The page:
Is time-out an effective form of discipline?

Gordon Neufeld, PhD Psychologist & Author, shares advice for parents on whether time-outs are an effective form of discipline for kids and deter bad behavior in the future
Are Time-Outs Effective Forms Of Discipline
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Is time-out an effective form of discipline?

Time outs are a huge issue in today´s parenting. It has become a panacea for many, many parents. And it is recommended by pediatricians and it was originally recommended as a replacement for spanking so that we would not harm our children. Unfortunately, we did not realize what children really needed and that the most wounding experience of all is facing separation. If we knew that and understood it, we would not be using this as punishment. In fact, any kind of separation based discipline. Because it wounds children tremendously. What it calls forth in children is very strong emotions of alarm. Now interesting enough when they are alarmed, they are moved to caution so it seems to us that this is a good thing. But in actual fact when we are evoking alarm in them, it is causing all kinds of anxiety problem. Now we see anxiety coming up in other ways because they need to feel safe with their parents. Another emotion it evokes is intense pursuit. A child will want to be good for, promise that they will never do it again. This also seems good but we don´t realize it is coming from a place of insecurity. And it´s the last place that we want it to come from in a child. It is making the child responsible for the contact and closeness. It is as if they feel the invitation to exist in their presence withdrawn when we send them to their room, when we withdraw, when we give the silent treatment. It is very, very wounding. But the other emotion that it generates is frustration and this gives rise to aggression problems. So in actual fact it is hugely impacting. It stirs children up. Whoever thought that they would send them to their room to calm them down. If our spouses sent us to our room for a time out, it is the most stirring kind of experience that we could have. And to put a cap on it, if you are close to somebody, it sets them up for separation. The brain can actually reverse the attachment instincts. We call it defensive detachment. And the child begins to resist contact and closeness. Go away. I do not like you. Don´t touch me. And that injures the relationship tremendously. So the bottom line is no, timeouts are not. We should not even consider any form of separation based discipline with children. What we need to do is let them know that the relationship is bigger than the problem, not that the relationship is at stake.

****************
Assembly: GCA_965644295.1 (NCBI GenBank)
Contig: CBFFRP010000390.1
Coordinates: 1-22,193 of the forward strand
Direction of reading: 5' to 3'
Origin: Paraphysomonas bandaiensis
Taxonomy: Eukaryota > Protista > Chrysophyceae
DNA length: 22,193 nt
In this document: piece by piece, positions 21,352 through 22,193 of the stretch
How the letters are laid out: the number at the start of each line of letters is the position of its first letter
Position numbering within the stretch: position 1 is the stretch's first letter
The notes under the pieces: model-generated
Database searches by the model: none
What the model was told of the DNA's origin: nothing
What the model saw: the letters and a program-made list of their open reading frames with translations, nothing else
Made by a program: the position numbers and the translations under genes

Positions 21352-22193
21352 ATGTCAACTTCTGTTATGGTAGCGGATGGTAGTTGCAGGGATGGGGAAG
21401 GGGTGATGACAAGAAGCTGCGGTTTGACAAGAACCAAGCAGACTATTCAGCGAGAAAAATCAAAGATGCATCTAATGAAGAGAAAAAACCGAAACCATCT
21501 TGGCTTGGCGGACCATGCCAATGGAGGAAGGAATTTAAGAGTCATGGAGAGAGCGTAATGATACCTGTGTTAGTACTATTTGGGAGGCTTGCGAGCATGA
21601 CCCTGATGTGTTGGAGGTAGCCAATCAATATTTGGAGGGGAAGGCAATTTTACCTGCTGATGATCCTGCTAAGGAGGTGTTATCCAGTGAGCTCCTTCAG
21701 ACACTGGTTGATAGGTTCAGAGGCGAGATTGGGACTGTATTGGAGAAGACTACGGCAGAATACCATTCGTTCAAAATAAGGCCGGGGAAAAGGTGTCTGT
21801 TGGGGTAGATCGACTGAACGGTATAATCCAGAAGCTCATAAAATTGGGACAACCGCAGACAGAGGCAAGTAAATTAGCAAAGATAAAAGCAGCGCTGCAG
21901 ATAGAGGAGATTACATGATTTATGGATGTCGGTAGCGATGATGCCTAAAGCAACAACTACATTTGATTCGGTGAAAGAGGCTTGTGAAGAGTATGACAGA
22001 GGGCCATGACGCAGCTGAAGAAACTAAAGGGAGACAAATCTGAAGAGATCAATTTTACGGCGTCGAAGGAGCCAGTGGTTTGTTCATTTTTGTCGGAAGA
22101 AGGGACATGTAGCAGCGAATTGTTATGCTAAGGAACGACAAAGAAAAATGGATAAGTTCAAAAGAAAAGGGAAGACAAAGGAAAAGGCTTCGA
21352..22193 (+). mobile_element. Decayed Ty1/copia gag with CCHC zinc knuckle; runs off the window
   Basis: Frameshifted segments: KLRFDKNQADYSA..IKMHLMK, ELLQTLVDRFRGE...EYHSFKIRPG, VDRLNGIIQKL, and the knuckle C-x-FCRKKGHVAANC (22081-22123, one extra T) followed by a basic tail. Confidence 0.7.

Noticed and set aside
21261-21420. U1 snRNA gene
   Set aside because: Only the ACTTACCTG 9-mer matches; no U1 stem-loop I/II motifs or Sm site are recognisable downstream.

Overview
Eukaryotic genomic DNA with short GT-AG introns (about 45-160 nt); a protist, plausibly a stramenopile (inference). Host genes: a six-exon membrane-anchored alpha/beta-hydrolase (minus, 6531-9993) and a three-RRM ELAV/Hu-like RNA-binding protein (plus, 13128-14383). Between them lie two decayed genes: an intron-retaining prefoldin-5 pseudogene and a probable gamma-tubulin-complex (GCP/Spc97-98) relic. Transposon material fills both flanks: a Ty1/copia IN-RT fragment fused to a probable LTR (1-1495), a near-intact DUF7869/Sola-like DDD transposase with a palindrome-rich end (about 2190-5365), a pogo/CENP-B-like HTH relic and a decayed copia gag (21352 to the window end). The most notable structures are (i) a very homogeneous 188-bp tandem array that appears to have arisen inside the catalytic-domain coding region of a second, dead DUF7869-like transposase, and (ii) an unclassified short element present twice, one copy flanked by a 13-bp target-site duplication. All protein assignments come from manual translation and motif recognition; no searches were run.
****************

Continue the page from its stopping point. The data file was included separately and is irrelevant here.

Gordon Neufeld, PhD Psychologist & Author, shares advice for parents on whether time-outs are an effective form of discipline for kids and deter bad behavior in the future


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Gordon Neufeld, PhD

Psychologist & Author

Dr. Gordon Neufeld is a Vancouver-based developmental psychologist with over 40 years of experience with children and youth and those responsible for them. A foremost authority on child development, Dr. Neufeld is an international speaker, a bestselling author, Hold On to Your Kids and a leading interpreter of the developmental paradigm. Dr. Neufeld has a widespread reputation for making sense of complex problems and for opening doors for change. While formerly involved in university teaching and private practice, he now devotes his time to teaching and training others, including educators and helping professionals. His Neufeld Institute is now a worldwide organization devoted to applying developmental science to the task of raising children. Dr. Neufeld appears regularly on radio and television. He is a father of five and a grandfather of three.

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